I was having a conversation Friday about school choice in Wisconsin and someone asked me a great question: Why are vouchers in Wisconsin funded the way they are? So often I (and others interested in school finance) get caught up in explanations of the funding flaw, discussions of what happens when students move around, the effect of school choice on public schools, and other specifics that the question of why the system looks like it does is ignored. Understanding the broad picture is important because, as many have pointed out recently, the Milwaukee Parental Choice Program currently enrolls more students than all but 3 Wisconsin school districts. How it is funded matters to policy makers across the state.
To answer my own question, in general funding for vouchers in Wisconsin looks like it does because of a mixture of practical necessity, political reality, and recent history.
First, how are vouchers funded? In Milwaukee, schools receive the lesser of a school’s actual per-pupil cost or $6,442 per-child. The $143.8 million dollars in program funding in 2011-2012 came from several sources:
- 55% came from state General Purpose Revenue (GPR). GPR is the pot of money the state uses to fund just about everything, including school aids.
- 34.4% came from a reduction to MPS school aids, which MPS replaced with taxpayer funding raised outside of revenue limits. So in reality, 34.4% came from Milwaukee property taxpayers.
- 6.6% came from a payment from DPI to the City of Milwaukee used to offset a portion of the local choice levy. The actual money came from general school aids.
- 4.0% came in the form of poverty aid specifically earmarked to offset a portion of the local choice levy. The actual money came from state GPR.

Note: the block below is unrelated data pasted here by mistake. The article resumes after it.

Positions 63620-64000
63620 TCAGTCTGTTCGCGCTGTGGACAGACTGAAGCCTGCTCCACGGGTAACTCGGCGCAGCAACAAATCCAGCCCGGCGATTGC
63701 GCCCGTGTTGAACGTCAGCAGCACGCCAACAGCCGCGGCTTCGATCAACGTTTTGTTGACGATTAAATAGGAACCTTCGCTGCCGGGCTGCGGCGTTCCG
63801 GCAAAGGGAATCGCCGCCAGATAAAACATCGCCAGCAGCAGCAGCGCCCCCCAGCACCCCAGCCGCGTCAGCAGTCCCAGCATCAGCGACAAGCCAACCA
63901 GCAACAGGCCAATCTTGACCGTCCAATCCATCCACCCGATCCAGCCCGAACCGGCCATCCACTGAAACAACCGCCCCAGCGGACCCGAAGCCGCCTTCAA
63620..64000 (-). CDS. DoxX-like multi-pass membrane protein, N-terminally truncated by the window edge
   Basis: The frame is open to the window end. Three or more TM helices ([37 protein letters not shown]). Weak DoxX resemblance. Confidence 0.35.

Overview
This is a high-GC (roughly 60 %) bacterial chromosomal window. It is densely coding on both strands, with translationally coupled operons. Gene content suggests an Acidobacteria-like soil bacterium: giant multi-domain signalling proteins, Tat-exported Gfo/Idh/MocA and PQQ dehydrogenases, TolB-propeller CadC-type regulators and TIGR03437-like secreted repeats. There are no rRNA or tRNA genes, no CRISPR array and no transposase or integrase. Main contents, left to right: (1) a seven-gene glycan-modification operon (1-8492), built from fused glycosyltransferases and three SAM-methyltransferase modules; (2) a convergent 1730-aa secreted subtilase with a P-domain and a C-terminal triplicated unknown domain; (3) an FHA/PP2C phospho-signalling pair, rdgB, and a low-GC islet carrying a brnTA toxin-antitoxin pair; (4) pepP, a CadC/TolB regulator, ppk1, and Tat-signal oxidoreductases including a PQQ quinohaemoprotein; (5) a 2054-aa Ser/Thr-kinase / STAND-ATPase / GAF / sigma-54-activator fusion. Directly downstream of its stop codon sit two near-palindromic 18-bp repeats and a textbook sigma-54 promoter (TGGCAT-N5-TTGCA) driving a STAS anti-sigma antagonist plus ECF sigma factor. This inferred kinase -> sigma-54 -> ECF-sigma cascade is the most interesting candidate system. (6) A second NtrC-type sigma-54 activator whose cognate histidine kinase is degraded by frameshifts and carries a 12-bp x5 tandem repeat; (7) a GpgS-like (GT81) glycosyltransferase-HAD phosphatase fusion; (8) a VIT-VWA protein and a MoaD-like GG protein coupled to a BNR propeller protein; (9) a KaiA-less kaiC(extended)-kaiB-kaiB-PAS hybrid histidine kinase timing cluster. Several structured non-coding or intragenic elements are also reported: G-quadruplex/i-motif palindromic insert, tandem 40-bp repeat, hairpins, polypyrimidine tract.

Now the more relevant question, why is choice funding set up like this? Several specific reasons:
- Choice funding is patterned conceptually off of public school funding. Just like the funding of traditional school districts, local property taxpayers and the state share the total cost of the program. Because the MPCP has no taxing authority, the Milwaukee Public Schools (MPS) levy is used to raise the local funds for choice. This is a practical necessity.
- Choice funding is designed not to reduce revenue to MPS (unless students leave MPS). That is why MPS is empowered to offset the school aid reduction that pays for part of the MPCP. This too is a practical necessity.
- Choice funding is designed to minimize the impact on school districts outside of Milwaukee. This is, I’d argue, largely a political decision. In the past the funding mechanism for choice and independent charter schools has been a factor in campaigns across the state. The funding mechanism for choice now prevents the political argument that a political candidate is taking funding from local public schools to fund private schools in Milwaukee.
- Historically the program was supported by some legislators only as long as it saved public money. Hence the per-pupil payment remains well behind public school funding. Payments were also cut several years ago, I’d argue for strictly political reasons, by school voucher opponents.
- More recent changes in choice funding are due to piecemeal efforts to lower the voucher property tax burden for in Milwaukee. Both the poverty aid and payment to the City of Milwaukee provisions were designed to offset the MPS tax levy. Both were done to address the original funding flaw, then described as the discrepancy between the per-pupil local taxpayer contributions to the MPCP and MPS.
The full history of choice funding in Milwaukee contains many more twist and turns; if interested I recommend reading in the Legislative Fiscal Bureau’s information paper on school choice. But hopefully, this little post will give the reader a basic idea of why voucher funding works how it does.